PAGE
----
Cooking, serving and cleaning are the primary duties of cafeteria workers, though you may need to have a little background in diet and nutrition if you want to work for a school system or health-care facility. For the most part, however, you’ll just make the food that’s assigned to you with the ingredients chosen by the nutritionist or cafeteria management. One thing that most cafeteria workers have in common is the need to hustle when lines run out the door and diners are clamoring for the food bins to be restocked.
Behind the scenes, there’s always someone stirring the pots, building sandwiches and keeping the fresh rolls and salads coming to refill supplies on the serving line. You won’t need a culinary degree to work in a cafeteria because most of your recipes you’ll learn on the job. Cooking typically is done in large batches and for a wide range of tastes. Depending on how big it is and how busy your place of employment gets during meal times, you might have to stay in the kitchen and keep cranking out the food. Or, your crew might take turns serving.
Someone usually stands behind the rows of food to serve the lines of customers as they pass through. While many cafeterias offer an array of self-serve items, most have at least a few stations that require the assistance of a server – usually stations that serve hot food. As part of the front-line serving team, you may be asked to help customers carry their trays to their tables if they can’t manage themselves.
Another job that’s integral to the well-run cafeteria is the customer service crew that takes the money from customers and is available to answer questions. When customers need another fork or can’t find their way to the drink machines, it’s usually the cashiers sitting outside the serving lines who must step up and guide customers to their needs. When you’re not busy making change or calculating customer bills, you may need to refill condiment stations or walk the dining room and pick up trays. Cafeteria workers often help each other out with their duties.
The cleanup crew may be a separate group of workers, or the duties may fall on the servers, cashiers and cooks. The bus crew in a busy cafeteria hustles though and is constantly picking up trays and cleaning off tables for a new batch of diners. As part of the cleanup crew, you may have to run the dishwashers and restock the silverware and dish supplies as clean dishes are ready. As with most other cafeteria work, you most likely will fill in for your coworkers at some point, so cross-training is usually a part of the job.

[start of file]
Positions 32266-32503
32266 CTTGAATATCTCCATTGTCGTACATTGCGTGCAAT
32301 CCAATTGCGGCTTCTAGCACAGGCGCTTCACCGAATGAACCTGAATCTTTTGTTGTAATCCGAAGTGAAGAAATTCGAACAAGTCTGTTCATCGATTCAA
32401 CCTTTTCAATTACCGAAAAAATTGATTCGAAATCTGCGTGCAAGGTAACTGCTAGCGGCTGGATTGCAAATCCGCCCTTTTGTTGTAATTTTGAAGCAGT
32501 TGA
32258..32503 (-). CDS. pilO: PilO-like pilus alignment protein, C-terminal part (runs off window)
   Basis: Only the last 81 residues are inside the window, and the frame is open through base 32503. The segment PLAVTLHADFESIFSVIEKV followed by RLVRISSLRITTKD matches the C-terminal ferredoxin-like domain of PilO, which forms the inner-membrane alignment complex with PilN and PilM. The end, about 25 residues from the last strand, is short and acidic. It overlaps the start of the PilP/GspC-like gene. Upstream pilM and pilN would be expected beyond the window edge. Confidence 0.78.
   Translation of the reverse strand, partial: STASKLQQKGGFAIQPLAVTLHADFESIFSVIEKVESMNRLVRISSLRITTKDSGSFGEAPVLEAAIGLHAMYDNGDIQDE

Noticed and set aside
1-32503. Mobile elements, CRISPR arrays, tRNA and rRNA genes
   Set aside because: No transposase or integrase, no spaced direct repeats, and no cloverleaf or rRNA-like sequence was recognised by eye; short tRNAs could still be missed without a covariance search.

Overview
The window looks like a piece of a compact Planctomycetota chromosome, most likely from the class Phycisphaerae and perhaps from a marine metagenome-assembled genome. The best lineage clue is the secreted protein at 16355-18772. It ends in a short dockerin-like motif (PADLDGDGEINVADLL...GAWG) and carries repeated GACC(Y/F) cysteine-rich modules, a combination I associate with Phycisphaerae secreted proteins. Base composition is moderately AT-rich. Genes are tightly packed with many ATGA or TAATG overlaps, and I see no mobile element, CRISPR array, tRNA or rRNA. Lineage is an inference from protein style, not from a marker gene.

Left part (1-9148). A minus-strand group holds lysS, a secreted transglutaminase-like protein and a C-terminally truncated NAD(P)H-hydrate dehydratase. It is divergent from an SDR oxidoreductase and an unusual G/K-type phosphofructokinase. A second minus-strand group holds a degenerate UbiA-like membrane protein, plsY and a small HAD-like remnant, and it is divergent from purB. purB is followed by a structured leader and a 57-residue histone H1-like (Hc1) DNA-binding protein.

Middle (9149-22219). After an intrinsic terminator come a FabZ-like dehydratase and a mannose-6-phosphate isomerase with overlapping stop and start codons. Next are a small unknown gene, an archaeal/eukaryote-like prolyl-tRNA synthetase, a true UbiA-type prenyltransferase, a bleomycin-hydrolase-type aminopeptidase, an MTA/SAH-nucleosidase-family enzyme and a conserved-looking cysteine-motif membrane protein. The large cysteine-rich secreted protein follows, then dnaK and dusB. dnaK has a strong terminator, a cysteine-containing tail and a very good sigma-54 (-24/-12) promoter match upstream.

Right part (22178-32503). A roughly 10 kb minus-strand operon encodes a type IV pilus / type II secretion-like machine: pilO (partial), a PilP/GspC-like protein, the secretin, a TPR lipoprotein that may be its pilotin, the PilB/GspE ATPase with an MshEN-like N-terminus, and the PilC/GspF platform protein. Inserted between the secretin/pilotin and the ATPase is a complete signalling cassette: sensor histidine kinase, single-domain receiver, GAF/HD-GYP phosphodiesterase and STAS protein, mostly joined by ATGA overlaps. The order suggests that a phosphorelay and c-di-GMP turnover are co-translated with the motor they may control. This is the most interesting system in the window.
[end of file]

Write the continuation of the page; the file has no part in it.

It doesn’t take a lot of experience, restaurant background or schooling to get into cafeteria work. The Bureau of Labor Statistics reports that you don’t even need a high school diploma to get entry-level cafeteria work. You can count on getting on-the-job training for all aspects of the cafeteria. In 2010, the BLS reports that entry-level restaurant workers earned a median annual income of $18,130. And though you might get an occasional tip from some really appreciate customers, in cafeterias, you can’t really count on tips to pad your paychecks.
2016 Salary Information for Food and Beverage Serving and Related Workers
Food and beverage serving and related workers earned a median annual salary of $19,710 in 2016, according to the U.S. Bureau of Labor Statistics. On the low end, food and beverage serving and related workers earned a 25th percentile salary of $18,170, meaning 75 percent earned more than this amount. The 75th percentile salary is $22,690, meaning 25 percent earn more. In 2016, 5,122,500 people were employed in the U.S. as food and beverage serving and related workers.
Linda Ray is an award-winning journalist with more than 20 years reporting experience. She's covered business for newspapers and magazines, including the "Greenville News," "Success Magazine" and "American City Business Journals." Ray holds a journalism degree and teaches writing, career development and an FDIC course called "Money Smart."